I’ve heard many writers describe their process as follows:
It’s like there’s a movie in my head and I’m writing down what’s happening.
I totally get that. As a discovery writer myself, I would say my process could be described this way. Scenes almost always play out in my head visually, as if I’m watching my characters from a remote monitor in front of a director’s chair.
Heck, now that I think about it, I’m actually calling for camera angles and blocking while I’m writing. Never really put that together before, but when I use beats in dialogue:
Tandy shrugged. “I dunno.”
I’m actually asking for a medium shot of Tandy, not just cheating a dialogue tag. Granted, I don’t expect readers to interpret my ‘brain movie’ exactly as I do — but I think some writers try really hard to get that level of control.
I’ve seen plenty try to over-describe the movie in their head when they translate it to the page. Since we know that a picture is worth a thousand words, you can imagine how cluttered a page can get when trying to describe moving pictures.
That’s where you get two paragraphs describing what everyone in the room is wearing, how they’re standing, what they had for lunch, and what their hands are doing at any given second. This is, in its own way, an infodump. Maybe it’s not a flood of backstory or worldbuilding, but it’s a flood of needless information.
Knowing how I write, I’m at low risk for doing this. My danger lies in the other direction: the white room.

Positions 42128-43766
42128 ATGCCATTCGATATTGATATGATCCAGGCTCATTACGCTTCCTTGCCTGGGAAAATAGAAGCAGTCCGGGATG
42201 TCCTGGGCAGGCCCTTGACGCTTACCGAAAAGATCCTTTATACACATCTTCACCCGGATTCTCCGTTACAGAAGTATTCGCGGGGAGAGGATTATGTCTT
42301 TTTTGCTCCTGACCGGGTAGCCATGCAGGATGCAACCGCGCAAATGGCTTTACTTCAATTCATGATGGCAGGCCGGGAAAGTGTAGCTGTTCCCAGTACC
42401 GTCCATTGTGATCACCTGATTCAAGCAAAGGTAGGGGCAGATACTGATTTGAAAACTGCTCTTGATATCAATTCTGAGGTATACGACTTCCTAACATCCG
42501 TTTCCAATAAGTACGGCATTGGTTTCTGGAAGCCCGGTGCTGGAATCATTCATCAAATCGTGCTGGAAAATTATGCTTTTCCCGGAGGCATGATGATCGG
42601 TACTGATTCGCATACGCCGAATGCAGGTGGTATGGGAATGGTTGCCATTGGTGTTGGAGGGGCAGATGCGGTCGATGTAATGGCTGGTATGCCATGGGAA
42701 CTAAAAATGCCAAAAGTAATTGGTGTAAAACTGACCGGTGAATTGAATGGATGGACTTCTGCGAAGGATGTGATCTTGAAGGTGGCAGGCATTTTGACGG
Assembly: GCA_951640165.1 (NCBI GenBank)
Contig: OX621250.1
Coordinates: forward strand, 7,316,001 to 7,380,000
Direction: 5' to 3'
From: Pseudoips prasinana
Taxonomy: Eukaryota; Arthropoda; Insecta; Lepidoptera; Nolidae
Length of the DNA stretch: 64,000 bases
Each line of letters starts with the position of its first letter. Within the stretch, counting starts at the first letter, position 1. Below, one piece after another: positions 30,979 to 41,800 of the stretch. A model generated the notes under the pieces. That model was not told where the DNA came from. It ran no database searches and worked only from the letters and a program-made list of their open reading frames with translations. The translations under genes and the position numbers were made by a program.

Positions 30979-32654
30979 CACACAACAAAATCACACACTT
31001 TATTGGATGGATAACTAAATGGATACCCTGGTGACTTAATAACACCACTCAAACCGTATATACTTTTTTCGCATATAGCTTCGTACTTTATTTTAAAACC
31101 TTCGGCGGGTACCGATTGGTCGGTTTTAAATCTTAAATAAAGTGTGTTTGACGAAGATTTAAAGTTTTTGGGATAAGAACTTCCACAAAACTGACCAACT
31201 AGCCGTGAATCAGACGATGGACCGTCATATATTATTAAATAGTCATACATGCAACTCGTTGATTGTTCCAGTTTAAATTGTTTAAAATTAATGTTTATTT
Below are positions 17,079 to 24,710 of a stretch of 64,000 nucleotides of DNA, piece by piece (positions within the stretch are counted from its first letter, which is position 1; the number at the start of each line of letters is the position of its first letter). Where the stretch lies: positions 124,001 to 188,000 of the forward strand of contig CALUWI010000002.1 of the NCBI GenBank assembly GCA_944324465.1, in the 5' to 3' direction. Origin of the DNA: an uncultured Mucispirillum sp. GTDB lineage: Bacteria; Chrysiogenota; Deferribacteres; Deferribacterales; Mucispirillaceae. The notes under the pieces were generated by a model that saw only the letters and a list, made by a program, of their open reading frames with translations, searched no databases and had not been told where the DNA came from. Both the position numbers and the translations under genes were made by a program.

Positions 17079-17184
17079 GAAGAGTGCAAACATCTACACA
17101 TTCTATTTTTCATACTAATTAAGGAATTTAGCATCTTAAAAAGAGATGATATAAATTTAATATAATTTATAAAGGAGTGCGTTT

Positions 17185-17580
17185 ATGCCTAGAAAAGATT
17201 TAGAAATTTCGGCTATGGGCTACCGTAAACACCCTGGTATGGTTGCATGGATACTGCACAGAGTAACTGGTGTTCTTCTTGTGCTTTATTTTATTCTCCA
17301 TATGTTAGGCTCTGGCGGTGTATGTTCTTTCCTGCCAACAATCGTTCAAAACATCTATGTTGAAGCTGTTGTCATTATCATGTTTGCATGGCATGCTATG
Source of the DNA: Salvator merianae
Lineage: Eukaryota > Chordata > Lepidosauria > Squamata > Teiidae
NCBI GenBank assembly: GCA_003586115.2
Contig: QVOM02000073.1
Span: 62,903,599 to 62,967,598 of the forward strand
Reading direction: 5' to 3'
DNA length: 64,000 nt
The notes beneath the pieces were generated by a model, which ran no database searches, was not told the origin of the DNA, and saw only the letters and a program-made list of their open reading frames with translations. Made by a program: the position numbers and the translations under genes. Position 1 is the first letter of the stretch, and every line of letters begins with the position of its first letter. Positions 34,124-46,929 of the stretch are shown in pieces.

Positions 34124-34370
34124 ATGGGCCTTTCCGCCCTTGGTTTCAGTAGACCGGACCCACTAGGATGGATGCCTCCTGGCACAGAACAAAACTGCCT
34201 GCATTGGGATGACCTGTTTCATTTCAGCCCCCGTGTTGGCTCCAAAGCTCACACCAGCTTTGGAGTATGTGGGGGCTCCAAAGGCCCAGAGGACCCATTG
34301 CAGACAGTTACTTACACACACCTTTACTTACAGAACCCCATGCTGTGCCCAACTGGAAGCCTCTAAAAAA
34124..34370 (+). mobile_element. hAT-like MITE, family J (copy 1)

I don’t like writing descriptions of scenery or costumes. I mean, I could write volumes about these things in Jack’s universe, but I don’t enjoy putting those details in the prose. My goal is always to put the least amount of description possible, and to give it extra purpose (characterization) whenever I can.
My reasoning is simple: I just can’t imagine that most readers care that much about the minutiae, and even if they do care, it still slows down the story.
For example, I know exactly what the SA-14 rifle that is mentioned several times in the series so far looks like. I know that it’s a design that SevenArms stole from the PAC when a bunch of Chinese engineers from Norinco fled to Australia during the war. The rifle has a backstory.
Cool for me, but it has no bearing on the narrative (at this point). In reality, the look of the rifle has no effect on anything.
I can think of one example where a specific rifle was meant to characterize Monk (in the prequel short story) because it was decked out with accessories. Even in that case, I basically said it was decked out without going into specifics because, again, I’m sure most readers don’t care that the accessories included a helical drum magazine that attaches under the barrel and a laser designator for controlling GreySec’s automated turret systems.
Then it would take me a paragraph to describe all that stuff and how it works. No reason.
Nah. I’m far more inclined to just say it’s an assault rifle and let the reader fill that in however they want.